I’m about to leave the house at 5:45 a.m. for a long seven-hour drive to Delaware to visit my mom.
I shower and dress and gulp down a quick cup of “wake-me-up” tea quietly so I don’t wake up my sleeping guy. I even tiptoe while hunting for my shoes and lugging my suitcase to the trunk of the car.
My mom is anxiously awaiting me. At 92 and diagnosed with dementia, days and hours and weeks all merge into one long wait for her. I want to get there as soon as possible for the weekend visit.
I walk to the hallway table, the one whose drawer holds all the keys to our life: cars, house, mailbox, and a few that are “mystery keys” (as in, what the heck does this key open?).
I reach for my car keys and stop in horror. Continue reading
I’m from New Jersey, no
Not really. I mean, geographically
NJ and DE and MA and CA –
Yes, but my heart, my soul?
I’m from a deep deep unseen place
That began in the bottomless sea, Continue reading
“I refuse to go! No one touches my feet!”
That was my mom’s reaction when I stopped in front of a beautiful spa to give the female members in my East Coast family a treat. I had just spent seven hours in the car with my daughter and granddaughter to reach Delaware for some “Nanny” time.
My mom is the most put-together 91-year-old you’ll ever meet. She wears light blue and pink pastel sweaters to show off her blue eyes and snow white hair. She shows off her lithe figure in Gap Kids jeans. Her earrings always match her necklace, which matches the color sweater she’s selected for the day.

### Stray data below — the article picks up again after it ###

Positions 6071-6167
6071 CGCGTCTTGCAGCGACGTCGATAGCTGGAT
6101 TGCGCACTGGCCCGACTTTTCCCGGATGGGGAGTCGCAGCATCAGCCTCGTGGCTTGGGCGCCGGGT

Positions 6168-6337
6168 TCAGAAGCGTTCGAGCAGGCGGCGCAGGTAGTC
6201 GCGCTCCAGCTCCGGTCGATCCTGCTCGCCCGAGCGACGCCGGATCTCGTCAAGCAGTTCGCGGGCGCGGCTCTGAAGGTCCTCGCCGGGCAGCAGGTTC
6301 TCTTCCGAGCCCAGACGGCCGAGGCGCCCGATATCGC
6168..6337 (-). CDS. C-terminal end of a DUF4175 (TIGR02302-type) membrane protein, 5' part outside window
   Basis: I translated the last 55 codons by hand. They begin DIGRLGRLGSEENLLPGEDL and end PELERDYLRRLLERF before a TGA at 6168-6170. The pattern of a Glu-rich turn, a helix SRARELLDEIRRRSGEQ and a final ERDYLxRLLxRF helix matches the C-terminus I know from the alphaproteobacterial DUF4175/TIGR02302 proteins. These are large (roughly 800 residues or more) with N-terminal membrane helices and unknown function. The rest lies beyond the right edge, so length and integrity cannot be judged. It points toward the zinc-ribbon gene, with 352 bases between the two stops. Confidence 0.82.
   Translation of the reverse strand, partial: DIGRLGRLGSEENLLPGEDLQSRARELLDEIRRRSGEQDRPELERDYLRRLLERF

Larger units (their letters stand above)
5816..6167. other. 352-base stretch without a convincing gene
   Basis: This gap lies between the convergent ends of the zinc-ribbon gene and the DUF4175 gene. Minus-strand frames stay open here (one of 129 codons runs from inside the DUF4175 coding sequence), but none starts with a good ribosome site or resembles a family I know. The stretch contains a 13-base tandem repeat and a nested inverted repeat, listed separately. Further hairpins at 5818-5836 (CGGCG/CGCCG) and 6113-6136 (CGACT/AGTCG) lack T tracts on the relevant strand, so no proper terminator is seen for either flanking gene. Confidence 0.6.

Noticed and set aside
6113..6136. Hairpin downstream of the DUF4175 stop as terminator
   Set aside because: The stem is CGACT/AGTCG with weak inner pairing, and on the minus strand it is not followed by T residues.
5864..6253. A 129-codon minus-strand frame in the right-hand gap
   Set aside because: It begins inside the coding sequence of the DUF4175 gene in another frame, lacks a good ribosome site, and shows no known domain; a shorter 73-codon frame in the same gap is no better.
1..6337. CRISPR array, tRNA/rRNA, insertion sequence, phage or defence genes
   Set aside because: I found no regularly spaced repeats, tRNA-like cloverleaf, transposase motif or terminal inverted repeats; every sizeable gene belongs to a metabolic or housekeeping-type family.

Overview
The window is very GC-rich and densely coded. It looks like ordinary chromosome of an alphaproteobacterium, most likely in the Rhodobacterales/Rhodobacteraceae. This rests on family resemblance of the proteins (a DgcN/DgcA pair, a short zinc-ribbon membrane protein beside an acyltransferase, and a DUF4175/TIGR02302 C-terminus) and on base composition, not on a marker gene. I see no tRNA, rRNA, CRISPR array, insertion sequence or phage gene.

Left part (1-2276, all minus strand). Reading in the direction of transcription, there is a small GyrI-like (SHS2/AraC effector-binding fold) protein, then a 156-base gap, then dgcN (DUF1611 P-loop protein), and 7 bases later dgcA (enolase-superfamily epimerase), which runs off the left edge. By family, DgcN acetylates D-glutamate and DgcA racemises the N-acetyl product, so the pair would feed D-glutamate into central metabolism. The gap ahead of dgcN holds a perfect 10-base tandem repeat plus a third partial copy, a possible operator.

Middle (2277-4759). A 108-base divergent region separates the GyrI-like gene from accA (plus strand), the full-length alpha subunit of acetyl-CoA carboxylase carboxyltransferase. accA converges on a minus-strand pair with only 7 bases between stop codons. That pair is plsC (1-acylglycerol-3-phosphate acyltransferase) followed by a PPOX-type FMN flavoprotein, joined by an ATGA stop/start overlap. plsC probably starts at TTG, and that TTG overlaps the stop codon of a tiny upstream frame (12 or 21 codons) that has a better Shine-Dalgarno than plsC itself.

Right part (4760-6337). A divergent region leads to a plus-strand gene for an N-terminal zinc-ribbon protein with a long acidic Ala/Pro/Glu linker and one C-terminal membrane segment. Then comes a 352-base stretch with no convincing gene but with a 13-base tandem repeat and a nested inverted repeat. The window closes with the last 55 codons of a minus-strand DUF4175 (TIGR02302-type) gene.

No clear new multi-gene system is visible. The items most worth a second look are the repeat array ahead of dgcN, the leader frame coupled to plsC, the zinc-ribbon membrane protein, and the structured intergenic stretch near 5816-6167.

She wears Converse sneakers to look cool – and to hide her feet.
What is it about us women and our feet? Continue reading
I take the train from Boston to Delaware to visit my mom. Anything is better than flying, I figure. Plus, I can watch the pastoral East Coast scenery whiz by, in my romanticized notion of riding the rails.
I pack five books, my laptop, and three short story rough drafts. After all, I have more than six hours to write or read with no interruption.
When was the last time you rode a train? Do you remember the bouncing and jouncing, the rolling and jerking one mile to the next to the next…?
I love Christmas as much as the next, but by early-February, I’m ready for Valentine’s. Or better yet, spring.
However, in New England, I notice that many people still can’t give up Christmas, even in February.
When I brave the cold and snow and ice on my daily walks, I count the wreaths on the front doors of holiday stalwarts who seem to refuse to let Christmas go. Continue reading